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Ko - production in Busan
  • PARK Chan-kyong’s MANSHIN Reasserts the Importance of Korean Shamanism
  • by Simon McEnteggart /  Mar 28, 2014
  • "It’s important to be proud of your culture, your ancestors and tradition"
    PARK Chan-kyong is a man of vision. Or, more precisely, a man of artistic, cultural and historical vision. These factors have served to motivate PARK since his early years as an aspiring artist and have continued to evolve throughout the course of his career, culminating in the release of his latest documentary film Manshin: Ten Thousand Spirits. Tackling the subject of Korean shamanism, Manshin explores the form of folk culture that has steadily been forced outside the mainstream due to the push for modernization following the Korean War. “I’m not a nationalist,” explains PARK, “but it’s important to be proud of your culture, your ancestors and tradition.” As such, Manshin explores the fascinating history of the practice as well as its importance in Korean culture through the autobiography of revered shaman KIM Keum-hwa, whose incredible life story takes place during Korea’s fraught recent past. Her fame as a shaman is such that UNESCO listed Kim as an intangible cultural asset, and PARK was so motivated by her account that he was inspired to make the film. “I read the book and I was very moved,” asserts PARK. “She was so conscious about the history she had been through. I think it’s important to not only see shamanism with bare eyes, but to see the twisted history of Korea. For Koreans it’s important to esteem themselves through culture.”

    PARK’s interest in traditional Korean culture stems from his youth as a student, where his original intentions of becoming a painter subsided through exposure to the mass protests against Cold War fascism. The era had a profound effect on the aspiring artist, and his time attending the California Institute of the Arts as well as his lengthy role as an art critic proved invaluable in forging his vision. “There was this cultural hunger to consume as much as possible,” PARK explains. “I started to work on video from that time on, and then when I came back I just began to be an artist. Due to this influence from the ’80s my main subject was about division. I was interested in how local Cold War is very different from the global Cold War.” Following numerous exhibitions throughout Asia, Europe and America, PARK’s interest in Korean history and division slowly shifted into exploring traditional Korean culture, primarily involving religious and folk beliefs.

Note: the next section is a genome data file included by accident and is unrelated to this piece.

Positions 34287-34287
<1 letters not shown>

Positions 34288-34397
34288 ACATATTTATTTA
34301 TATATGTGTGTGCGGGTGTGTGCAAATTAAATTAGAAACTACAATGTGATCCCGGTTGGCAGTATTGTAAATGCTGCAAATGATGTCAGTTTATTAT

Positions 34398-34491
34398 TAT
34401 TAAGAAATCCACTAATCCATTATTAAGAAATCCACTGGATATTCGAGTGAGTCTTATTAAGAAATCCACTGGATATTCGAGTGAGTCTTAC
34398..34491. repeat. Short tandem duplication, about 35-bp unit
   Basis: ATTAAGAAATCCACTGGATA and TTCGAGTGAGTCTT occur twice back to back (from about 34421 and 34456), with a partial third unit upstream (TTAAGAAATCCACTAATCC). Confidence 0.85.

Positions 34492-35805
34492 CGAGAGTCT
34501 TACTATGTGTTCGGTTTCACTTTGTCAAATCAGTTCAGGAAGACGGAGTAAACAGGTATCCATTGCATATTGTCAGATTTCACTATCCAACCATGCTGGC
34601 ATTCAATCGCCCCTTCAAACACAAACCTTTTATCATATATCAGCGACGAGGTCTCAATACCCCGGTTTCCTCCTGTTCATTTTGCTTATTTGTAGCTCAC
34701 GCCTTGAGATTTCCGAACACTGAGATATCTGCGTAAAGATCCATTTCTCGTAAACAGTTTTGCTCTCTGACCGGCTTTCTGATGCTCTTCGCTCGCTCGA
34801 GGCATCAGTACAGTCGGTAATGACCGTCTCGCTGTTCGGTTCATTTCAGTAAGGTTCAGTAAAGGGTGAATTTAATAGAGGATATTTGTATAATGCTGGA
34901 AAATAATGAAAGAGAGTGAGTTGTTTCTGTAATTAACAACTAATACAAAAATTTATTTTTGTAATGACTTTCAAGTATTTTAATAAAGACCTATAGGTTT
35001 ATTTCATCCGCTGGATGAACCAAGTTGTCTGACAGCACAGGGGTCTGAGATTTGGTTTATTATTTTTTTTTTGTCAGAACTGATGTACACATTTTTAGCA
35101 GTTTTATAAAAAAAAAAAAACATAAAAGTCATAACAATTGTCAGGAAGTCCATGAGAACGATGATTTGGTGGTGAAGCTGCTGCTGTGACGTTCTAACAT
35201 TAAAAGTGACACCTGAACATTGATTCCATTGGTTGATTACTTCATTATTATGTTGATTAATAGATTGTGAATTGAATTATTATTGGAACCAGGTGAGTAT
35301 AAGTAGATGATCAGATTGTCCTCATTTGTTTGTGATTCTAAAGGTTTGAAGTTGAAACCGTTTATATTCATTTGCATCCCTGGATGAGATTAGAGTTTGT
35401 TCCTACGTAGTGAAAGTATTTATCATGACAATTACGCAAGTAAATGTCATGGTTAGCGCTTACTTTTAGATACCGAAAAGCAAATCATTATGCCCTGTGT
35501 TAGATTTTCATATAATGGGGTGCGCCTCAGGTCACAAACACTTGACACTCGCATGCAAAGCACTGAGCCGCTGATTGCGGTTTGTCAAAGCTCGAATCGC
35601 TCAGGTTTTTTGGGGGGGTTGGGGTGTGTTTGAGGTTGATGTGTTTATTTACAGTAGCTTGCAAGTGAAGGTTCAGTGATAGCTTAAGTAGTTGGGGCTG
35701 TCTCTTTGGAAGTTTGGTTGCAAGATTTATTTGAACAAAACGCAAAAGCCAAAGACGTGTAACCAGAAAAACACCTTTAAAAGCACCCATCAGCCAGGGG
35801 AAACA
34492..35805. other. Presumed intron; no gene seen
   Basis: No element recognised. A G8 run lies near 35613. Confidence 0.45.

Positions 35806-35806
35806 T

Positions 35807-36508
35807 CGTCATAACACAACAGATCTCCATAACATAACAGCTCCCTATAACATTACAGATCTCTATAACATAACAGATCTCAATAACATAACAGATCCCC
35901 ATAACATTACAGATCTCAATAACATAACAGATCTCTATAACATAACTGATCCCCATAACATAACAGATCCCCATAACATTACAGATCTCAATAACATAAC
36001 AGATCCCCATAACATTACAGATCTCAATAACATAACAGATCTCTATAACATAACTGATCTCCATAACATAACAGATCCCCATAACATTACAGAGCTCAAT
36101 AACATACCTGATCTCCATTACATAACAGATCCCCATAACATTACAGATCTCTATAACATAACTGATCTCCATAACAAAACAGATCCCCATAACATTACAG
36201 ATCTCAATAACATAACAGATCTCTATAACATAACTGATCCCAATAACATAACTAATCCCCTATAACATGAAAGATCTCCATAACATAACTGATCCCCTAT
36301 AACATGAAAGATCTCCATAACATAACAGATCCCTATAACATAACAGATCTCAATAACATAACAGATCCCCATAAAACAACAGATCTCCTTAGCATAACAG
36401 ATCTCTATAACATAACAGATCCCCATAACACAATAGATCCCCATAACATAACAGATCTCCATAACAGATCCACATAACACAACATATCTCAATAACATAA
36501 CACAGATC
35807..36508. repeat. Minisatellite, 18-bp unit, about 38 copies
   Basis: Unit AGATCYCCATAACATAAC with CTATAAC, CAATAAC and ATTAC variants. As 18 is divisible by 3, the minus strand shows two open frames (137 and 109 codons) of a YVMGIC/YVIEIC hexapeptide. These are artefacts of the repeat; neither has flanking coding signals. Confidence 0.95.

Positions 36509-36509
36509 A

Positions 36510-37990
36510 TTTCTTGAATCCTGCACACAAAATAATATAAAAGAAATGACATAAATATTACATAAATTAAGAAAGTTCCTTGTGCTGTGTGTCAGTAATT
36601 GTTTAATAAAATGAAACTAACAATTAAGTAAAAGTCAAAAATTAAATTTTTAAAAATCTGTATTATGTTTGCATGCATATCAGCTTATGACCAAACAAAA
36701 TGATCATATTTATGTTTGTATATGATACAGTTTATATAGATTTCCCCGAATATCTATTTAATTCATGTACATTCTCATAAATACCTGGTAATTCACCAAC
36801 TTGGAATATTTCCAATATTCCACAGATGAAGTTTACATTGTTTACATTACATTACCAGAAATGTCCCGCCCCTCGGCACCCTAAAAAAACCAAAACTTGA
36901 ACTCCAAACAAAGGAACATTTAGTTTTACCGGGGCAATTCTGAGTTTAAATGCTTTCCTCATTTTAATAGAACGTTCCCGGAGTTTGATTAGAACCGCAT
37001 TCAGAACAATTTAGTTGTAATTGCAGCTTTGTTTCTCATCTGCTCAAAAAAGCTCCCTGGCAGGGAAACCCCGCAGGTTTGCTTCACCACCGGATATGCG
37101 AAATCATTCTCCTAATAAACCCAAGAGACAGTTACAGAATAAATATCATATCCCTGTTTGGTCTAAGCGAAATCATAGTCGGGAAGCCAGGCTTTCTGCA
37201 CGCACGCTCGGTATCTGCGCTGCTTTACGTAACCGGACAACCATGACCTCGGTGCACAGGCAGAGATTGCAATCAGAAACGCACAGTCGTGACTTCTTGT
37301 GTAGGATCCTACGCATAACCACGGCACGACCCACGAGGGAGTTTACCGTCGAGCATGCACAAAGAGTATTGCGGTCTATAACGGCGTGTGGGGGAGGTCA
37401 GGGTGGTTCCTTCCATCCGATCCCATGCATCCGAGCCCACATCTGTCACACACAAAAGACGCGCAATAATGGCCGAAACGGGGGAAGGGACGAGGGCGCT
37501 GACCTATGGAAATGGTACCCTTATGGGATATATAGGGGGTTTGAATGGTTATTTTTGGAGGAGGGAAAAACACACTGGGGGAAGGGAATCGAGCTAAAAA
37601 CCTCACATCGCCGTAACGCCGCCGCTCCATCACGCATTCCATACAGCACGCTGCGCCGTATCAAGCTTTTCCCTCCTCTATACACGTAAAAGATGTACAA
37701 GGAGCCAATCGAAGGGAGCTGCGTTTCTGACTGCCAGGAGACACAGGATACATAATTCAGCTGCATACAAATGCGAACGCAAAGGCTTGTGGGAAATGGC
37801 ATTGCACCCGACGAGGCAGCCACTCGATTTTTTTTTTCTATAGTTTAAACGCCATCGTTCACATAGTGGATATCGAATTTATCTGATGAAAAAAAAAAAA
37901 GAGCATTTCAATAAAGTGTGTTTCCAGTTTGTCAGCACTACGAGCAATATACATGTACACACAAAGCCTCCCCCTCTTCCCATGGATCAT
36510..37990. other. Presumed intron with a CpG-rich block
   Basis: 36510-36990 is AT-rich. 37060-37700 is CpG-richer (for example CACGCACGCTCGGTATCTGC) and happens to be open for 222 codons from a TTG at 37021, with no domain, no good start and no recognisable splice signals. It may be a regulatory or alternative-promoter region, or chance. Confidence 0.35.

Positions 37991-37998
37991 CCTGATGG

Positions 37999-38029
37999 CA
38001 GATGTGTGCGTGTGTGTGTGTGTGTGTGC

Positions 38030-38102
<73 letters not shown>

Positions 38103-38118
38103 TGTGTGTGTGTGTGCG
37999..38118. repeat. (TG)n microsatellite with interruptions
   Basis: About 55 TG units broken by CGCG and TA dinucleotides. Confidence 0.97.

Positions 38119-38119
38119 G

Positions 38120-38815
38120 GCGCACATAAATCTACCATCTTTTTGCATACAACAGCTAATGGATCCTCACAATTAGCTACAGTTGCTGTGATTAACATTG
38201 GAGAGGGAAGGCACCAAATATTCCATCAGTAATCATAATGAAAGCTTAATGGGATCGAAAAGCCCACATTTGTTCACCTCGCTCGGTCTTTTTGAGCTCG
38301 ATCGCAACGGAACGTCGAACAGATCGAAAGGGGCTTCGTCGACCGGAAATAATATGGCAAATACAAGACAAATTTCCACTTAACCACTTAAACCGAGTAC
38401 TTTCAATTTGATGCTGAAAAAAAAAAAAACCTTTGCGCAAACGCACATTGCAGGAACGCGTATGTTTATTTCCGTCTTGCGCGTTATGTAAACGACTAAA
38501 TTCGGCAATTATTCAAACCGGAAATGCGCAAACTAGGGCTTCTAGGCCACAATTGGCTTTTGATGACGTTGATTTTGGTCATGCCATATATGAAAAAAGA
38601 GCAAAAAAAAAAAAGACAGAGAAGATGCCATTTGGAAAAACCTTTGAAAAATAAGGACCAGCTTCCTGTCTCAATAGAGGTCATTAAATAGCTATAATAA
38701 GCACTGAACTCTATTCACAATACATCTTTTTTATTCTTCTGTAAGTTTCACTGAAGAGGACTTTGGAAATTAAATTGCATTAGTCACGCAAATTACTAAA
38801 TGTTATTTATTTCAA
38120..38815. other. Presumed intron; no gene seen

PARK’s fascination with Korean folk culture reached new levels when he teamed with his older brother PARK Chan-wook (Oldboy, 2003; Stoker) to co-direct the shamanistic mystery Night Fishing in 2011. Influenced by the styles of David Cronenberg and David Lynch, the short film merged genre conventions with shamanism to become a huge success, as well as a cinematic landmark due to being entirely filmed with an iPhone 4. Night Fishing screened at multiple international film festivals and was awarded the Golden Bear for Best Short Film at the Berlinale. Yet for PARK it wasn’t enough. “Night Fishing was meant to be a fun film, to surprise people and to entertain,” states the director. “Of course we wanted to show some cultural aspects of shamanism, but I wouldn’t say it was about shamanism. Manshin is really about shamanism.”

    Embarking upon a documentary dedicated to shaman KIM Keum-hwa’s autobiography initially proved difficult due to the limited budget, however. Luckily three of Korea’s top actresses showed interest. “Even now many actresses would feel reluctant to act as a shaman, as that’s the current Korean culture. But MOON So-ri, RYU Hyun-kyung and KIM Sae-ron didn’t have this preconception about shamanism. They were very professional,” PARK explains happily. “They were really moved by the autobiography and the script.” The three actresses play KIM Keum-hwa at different stages of her life as she comes to terms with becoming a shaman and practices her craft. KIM’s arduous journey is eloquently brought to life during such scenes and, combined with interviews and traditional animated sequences, Manshin blends multiple filmmaking techniques into a compelling whole. For PARK, amalgamating such different conventions within the documentary to create a new aesthetic was vital. “I could have had a good interview with her and some scholars, but it would have been really boring. We have this great tool, this great language, in movies and films. We can have actors and actresses, and nice music to bring the reality, so why not use that?”

    So what lies in the future for the artist-turned-director with a keen interest in traditional Korean culture? “I want to make a really classical genre film,” explains PARK, becoming excited. “I’m thinking about a mystery horror like Carrie from Brian De Palma.” This seems like something of a departure for PARK, away from the subject matter he relishes, yet when this is pointed out he simply smiles and poses the question, “What if Carrie was a shaman?”
    By Simon McEnteggart(Contributing Editor)
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